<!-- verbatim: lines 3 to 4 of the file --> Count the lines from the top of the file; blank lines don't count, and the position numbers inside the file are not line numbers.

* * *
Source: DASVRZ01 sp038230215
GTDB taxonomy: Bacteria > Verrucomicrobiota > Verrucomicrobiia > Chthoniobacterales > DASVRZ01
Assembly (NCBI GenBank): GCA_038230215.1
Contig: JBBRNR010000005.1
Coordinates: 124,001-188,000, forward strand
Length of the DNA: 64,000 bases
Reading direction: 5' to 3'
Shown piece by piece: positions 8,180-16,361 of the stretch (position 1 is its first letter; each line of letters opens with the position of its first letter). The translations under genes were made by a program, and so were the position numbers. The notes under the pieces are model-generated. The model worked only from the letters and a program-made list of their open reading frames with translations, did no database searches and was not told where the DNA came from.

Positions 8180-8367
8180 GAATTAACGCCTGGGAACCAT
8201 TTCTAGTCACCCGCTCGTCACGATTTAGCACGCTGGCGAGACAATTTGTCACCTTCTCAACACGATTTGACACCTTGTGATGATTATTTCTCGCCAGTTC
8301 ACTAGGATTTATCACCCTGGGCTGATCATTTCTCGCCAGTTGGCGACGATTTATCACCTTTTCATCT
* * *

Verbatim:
Assembly (NCBI GenBank): GCA_038230215.1
Contig: JBBRNR010000005.1